• Says only LGs have statutory power to solemnise unions
• Orders closure of all federal marriage registries
A Federal High Court sitting in Lagos, has declared that it was unconstitutional for the federal government to conduct marriages, declaring as illegal and invalid, for example, all solemnisation of unions at the Ikoyi marriage registry, Lagos.
The court, presided over by Justice D. E. Osiagor, held that only the local government marriage registries were empowered to do such by the provisions of the 1999 Constitution (as amended).
He submitted that the conduct of marriages and issuance of certificates were statutorily the job of the local governments as provided by the law.
The judge added that the acts of the federal government through the Ministry of Interior,operating marriage registries was beyond their powers and held that all marriages conducted by federal marriage registries or through their agents were illegal and invalid.
He consequently ordered the closure of all federal marriage registries opened by the ministry, including that of Ikoyi marriage registry with immediate effect.
There has been a legal brawl between some local government areas in Nigeria against the federal government simply for the determination of who has the power to operate marriage registries, conduct marriages and issue marriage certificates.
For this reason, the LGAs had insisted that their powers to register marriages, which were statutorily provided were being usurped by the federal government through the Ministry of Interior.
This prompted the Eti-Osa Local Government Area of Lagos State to go to court, where itsought an order to take over the popular Ikoyi Marriage Registry being operated by the Ministry of Interior, on the grounds that the federal government, through the ministry, had no business operating a marriage registry.
The suit marked FHC/ LS/CS/816/18, which had the Ministry of Interior and Attorney General of the Federation as defendants, accused the ministry of usurping the local government power to conduct marriages and issue marriage certificates.
It also prayed the court to declare that the federal government has no business in the conduction of marriages and issuing marriage certificates and therefore order the closure of all marriage registries opened and operated by the Federal Ministry of Interior or through their agents, including that of the Ikoyi registry.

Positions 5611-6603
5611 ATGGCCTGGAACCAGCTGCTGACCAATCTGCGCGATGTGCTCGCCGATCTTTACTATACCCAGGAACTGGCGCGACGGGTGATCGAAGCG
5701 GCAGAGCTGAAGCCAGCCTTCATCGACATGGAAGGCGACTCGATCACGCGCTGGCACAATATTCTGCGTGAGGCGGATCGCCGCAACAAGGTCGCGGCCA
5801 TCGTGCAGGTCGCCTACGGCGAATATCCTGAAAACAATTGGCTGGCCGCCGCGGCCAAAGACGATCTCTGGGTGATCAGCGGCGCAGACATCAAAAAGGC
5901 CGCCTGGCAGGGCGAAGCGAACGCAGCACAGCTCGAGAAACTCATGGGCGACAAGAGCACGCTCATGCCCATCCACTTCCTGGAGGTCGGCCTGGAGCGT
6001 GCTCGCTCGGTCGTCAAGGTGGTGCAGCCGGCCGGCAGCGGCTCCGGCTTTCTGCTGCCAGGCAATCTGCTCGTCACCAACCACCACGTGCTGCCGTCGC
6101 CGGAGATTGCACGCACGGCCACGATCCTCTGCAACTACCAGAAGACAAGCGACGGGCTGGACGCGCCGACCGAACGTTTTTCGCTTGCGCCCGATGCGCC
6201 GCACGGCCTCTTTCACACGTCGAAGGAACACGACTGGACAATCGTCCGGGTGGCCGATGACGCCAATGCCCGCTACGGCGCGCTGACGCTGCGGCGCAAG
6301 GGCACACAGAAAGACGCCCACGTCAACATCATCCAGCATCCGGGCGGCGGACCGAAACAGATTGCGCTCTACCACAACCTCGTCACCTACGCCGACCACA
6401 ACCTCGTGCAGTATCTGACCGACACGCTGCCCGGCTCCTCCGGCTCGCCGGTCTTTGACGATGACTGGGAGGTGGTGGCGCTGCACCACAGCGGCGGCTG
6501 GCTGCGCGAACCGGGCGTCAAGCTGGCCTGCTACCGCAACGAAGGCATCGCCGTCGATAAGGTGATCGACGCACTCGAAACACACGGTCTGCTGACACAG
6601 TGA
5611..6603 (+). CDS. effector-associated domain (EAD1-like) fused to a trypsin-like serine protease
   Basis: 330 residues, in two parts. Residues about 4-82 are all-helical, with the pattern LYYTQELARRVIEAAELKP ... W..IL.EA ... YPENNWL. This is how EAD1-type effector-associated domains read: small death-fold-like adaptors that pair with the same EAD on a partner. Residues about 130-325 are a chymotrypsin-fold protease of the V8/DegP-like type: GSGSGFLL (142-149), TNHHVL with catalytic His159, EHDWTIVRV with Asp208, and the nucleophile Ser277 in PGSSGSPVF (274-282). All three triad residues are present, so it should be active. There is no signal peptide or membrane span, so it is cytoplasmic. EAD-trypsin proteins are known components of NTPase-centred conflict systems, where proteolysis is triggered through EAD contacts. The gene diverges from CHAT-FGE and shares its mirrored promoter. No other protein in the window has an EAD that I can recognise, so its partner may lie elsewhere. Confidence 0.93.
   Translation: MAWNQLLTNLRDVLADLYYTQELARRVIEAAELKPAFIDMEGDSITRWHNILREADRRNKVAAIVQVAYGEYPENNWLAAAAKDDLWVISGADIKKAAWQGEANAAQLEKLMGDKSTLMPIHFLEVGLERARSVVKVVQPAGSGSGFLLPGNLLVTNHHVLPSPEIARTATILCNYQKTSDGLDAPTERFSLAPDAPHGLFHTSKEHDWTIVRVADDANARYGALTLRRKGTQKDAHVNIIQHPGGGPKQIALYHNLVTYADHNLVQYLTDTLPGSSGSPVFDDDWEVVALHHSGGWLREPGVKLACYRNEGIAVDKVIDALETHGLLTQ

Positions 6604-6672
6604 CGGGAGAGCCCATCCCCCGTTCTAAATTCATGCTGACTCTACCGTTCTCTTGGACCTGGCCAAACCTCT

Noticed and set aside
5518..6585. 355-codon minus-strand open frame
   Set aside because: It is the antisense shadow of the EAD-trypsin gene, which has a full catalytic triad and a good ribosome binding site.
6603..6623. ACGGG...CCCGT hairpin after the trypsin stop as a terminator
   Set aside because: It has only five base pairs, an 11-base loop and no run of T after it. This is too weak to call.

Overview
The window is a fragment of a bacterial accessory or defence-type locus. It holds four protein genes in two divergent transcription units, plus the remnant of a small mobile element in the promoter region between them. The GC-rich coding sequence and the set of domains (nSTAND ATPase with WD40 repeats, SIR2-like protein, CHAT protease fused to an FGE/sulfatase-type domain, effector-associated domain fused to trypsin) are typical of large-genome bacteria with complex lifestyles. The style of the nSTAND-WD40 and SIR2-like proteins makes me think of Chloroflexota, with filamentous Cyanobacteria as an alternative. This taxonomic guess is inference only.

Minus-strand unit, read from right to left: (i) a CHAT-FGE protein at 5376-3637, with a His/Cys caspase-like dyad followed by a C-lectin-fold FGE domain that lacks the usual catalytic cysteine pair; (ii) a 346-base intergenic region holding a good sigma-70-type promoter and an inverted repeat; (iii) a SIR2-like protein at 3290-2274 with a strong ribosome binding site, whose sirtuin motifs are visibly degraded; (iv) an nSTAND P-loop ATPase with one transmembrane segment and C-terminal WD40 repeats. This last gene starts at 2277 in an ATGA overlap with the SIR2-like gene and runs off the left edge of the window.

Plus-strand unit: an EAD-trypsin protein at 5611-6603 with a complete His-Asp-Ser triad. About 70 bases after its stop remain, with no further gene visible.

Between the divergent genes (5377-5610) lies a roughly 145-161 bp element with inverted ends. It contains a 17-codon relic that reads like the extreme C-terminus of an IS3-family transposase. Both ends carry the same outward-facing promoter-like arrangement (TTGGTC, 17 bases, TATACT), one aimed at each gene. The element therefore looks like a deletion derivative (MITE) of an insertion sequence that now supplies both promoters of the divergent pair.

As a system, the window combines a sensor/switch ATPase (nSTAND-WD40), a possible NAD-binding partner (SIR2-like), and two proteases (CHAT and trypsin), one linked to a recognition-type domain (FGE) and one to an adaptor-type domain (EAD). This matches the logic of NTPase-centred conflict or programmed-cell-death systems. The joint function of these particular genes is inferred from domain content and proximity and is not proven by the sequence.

At the end, the court granted their prayers, saying only the local governments have the power to conduct marriages in Nigeria.
THISDAY investigation revealed that the latest judgment was not the first to emanate from the court.
On May 17, 2018, Justice Chuka Austine Obiozor of the same, while delivering judgment on Suit No: FHC/L/CS/1760/16, had issued a restraining order against Ikoyi registry from conducting marriages, saying it was unconstitutional for the federal government to perform the duties of the state and local governments.
He said the marriage registries in the local government of Lagos State were the authentic and legally-binding government divisions established to carry out such functions.
Addressing a press conference afterwards, Lagos State Commissioner for Local Government and Community Affairs, Muslim Folami, said the judgment would be communicated to all stakeholders, including the embassies.
Folami said the decision of the court was supreme and legally binding on all and that all marriages conducted and registered in any of the 20 local governments were valid and in accordance with the marriage act.
Particularly, he said the judgment would put a stop to the perception of superiority of Ikoyi Marriage Registry over the local government registries.
“We are going to use every available platform in the five divisions across the state to sensitise our people and inform them about this latest development – from Epe to Ikorodu, Badagry, Ikeja and Lagos Island,” he said.
But instead of complying with the decision of the court, the Federal Ministry of Interior went ahead to establish more marriage registries across the country.